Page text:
Artist Interview: Danielle Cross

“Effervescent” is just one of the words that comes to mind when you come across the paintings and photography works of Sydney-based abstract artist, Danielle Cross.

Initially, it is her charismatic social media persona that allures you then transcends your attention to the layers of her bold, textural, and vibrant artworks. Her initial signature “X” (#coincidental #notcoincidental) has become the distinctive trademark of her style. With a background in interior design, she exudes a flare for the visual. We conversate with Danielle about her creative world, and the upcoming launch of her new floral abstract collection entitled, “Where The Wild Things Are”.

What was the inspiration and motivation behind your upcoming floral series? I was seduced by the subject matter because of the raw, stripped bare, mythical, primal strength yet delicate and fragile qualities that up close they possess. Staying true to her muse, being that of emotions, and having recently experienced an extremely difficult loss, the symbolic nature of the floral structure resonated with her view on how we see and experience loss and transformation.

“It strips you bare, exposes flaws, and changes our views and beliefs. The human experience takes on a raw delicate vulnerability in the most simple of forms. And it is in this moment that magic happens.”

It strips you bare, exposes flaws, and changes our views and beliefs. The human experience takes on a raw delicate vulnerability in the most simple of forms. And it is in this moment that magic happens. It is a place for transformation and change. It is a rebirth and a transcendence for all we see, feel, and think.

The “Where the Wild Things Are” collection is a symbolic visual journey of connecting, healing, and rebuilding and seeing the magic in the everyday moment.
How do you come up with the titles of your works? That is definitely one of my favorite parts of the creative process. I like to play with the titles of the works so that they have a light-hearted edge. The titles all convey a feeling or emotion that is aligned with the artworks concept and creation. It can be a song title/lyric or a tongue-in-cheek saying.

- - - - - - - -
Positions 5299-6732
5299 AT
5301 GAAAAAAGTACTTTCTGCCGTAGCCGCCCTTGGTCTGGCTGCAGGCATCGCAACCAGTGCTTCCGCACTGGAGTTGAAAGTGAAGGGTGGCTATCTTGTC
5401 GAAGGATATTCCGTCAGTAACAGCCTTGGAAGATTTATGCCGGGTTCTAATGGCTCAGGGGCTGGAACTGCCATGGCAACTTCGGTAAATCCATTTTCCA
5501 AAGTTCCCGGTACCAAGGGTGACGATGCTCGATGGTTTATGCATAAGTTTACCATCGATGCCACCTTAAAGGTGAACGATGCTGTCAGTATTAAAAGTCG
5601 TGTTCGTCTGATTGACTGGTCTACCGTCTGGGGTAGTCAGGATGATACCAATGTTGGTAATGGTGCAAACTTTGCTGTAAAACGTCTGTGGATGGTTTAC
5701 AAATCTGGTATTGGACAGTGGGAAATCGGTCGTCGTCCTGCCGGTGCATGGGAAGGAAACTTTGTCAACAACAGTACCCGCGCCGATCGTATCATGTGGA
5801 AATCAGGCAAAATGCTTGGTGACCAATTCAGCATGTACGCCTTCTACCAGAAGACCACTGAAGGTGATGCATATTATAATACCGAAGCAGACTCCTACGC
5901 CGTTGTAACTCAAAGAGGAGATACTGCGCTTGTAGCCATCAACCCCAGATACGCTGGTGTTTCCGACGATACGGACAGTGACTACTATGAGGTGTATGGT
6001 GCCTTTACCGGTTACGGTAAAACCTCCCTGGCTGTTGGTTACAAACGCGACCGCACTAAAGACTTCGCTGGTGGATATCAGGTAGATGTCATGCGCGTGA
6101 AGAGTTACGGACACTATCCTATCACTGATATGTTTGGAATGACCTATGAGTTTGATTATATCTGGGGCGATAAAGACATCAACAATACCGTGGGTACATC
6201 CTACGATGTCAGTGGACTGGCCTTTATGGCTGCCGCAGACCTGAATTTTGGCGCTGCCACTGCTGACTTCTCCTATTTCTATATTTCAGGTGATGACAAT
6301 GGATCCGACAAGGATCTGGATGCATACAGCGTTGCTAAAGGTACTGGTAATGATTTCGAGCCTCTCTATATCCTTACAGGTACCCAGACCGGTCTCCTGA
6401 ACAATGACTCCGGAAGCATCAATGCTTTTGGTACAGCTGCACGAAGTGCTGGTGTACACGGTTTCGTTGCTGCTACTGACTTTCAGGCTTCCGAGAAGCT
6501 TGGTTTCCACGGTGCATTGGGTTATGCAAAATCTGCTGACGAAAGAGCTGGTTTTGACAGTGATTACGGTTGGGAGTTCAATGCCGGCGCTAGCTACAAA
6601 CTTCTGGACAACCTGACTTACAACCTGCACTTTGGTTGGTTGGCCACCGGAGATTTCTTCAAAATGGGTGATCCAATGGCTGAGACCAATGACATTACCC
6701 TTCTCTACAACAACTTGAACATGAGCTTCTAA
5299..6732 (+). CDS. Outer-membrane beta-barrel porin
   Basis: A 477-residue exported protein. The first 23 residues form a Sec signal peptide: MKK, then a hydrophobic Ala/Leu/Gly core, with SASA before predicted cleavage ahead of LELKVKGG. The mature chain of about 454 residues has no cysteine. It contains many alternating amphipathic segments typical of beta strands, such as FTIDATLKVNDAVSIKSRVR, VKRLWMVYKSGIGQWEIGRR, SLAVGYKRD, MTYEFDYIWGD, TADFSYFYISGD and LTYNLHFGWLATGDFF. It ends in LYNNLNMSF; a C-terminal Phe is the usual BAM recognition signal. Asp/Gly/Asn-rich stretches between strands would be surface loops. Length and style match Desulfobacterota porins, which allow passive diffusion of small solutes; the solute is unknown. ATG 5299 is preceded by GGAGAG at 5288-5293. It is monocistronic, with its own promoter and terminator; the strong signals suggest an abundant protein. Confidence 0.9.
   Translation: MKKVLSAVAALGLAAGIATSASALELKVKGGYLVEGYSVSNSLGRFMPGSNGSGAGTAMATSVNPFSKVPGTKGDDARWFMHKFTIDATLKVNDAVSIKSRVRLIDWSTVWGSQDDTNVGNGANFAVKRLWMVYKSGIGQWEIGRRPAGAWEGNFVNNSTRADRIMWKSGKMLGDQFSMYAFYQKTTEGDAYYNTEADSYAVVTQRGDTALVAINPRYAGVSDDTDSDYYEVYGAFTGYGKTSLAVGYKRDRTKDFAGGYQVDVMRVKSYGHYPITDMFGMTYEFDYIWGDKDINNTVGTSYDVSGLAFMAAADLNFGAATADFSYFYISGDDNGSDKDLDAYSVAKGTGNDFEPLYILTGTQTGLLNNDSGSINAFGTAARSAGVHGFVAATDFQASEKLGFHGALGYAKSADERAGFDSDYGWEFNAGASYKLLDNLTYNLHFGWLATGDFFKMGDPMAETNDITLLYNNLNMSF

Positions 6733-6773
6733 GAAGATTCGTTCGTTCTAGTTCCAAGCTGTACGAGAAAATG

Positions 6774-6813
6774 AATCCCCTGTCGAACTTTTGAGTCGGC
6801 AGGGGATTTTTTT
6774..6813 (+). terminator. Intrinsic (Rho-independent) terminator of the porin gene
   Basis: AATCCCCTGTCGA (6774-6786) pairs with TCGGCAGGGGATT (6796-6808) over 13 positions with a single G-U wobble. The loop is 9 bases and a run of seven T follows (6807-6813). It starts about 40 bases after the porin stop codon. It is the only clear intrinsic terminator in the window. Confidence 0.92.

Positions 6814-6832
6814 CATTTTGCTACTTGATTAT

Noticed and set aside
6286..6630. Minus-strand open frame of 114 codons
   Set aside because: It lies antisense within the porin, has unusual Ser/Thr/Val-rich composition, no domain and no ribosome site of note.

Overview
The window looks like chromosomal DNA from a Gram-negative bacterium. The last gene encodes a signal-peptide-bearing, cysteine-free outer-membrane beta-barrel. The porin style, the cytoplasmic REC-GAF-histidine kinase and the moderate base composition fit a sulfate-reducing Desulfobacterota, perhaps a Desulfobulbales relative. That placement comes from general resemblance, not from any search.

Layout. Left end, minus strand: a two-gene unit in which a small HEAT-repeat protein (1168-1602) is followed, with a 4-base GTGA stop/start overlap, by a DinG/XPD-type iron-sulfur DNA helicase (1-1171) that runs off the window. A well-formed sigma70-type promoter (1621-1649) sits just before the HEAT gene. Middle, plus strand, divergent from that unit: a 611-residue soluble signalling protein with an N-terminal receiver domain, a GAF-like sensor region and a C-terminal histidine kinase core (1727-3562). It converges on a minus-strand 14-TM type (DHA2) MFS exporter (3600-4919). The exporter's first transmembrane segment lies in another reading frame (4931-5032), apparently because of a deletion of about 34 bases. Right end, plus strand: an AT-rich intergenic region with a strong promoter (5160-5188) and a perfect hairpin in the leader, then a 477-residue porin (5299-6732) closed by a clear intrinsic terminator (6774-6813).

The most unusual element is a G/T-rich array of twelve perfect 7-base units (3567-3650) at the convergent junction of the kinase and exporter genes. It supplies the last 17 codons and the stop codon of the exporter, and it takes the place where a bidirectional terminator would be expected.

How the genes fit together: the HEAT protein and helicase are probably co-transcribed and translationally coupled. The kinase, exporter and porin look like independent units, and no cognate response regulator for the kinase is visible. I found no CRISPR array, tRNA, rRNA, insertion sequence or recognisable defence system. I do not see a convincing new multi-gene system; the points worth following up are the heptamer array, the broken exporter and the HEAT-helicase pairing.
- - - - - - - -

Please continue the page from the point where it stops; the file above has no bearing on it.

The abstract paintings take on provocative, sensual, and alluring elements. They are complex, intriguing, and push the boundaries. They dance between our everyday lives and our deepest desires. I love the depth that the artwork titles add to the already layered concepts.

You studied interior design; how and when did you come to the decision that painting and photography was going to be your creative career path? The artist/painter in me has been an organic progression that started in childhood, where I don’t ever remember a time when art and design wasn’t instilled in my mind. Being surrounded by art and all of its energy, it always allowed me to have a thought process that is a little left of center. It was really a coincidental chance dinner with friends in Sydney (after living in Perth and France), that my first solo art exhibition was born. Not big on cliches but as they say, the rest is history. The rest has been all a matter of working and hustling every day. And through chance meetings and moments, my creative journey has taken its own instinctual turns.

I see myself as an Artist that sometimes uses a camera. The photography side of my art was really an escape from the complexities of my original abstract paintings. I use the photography and manipulate it so that it blurs the lines between art and photography. It gives freedom to the viewer with another dimension to explore and create their own stories within the Artworks.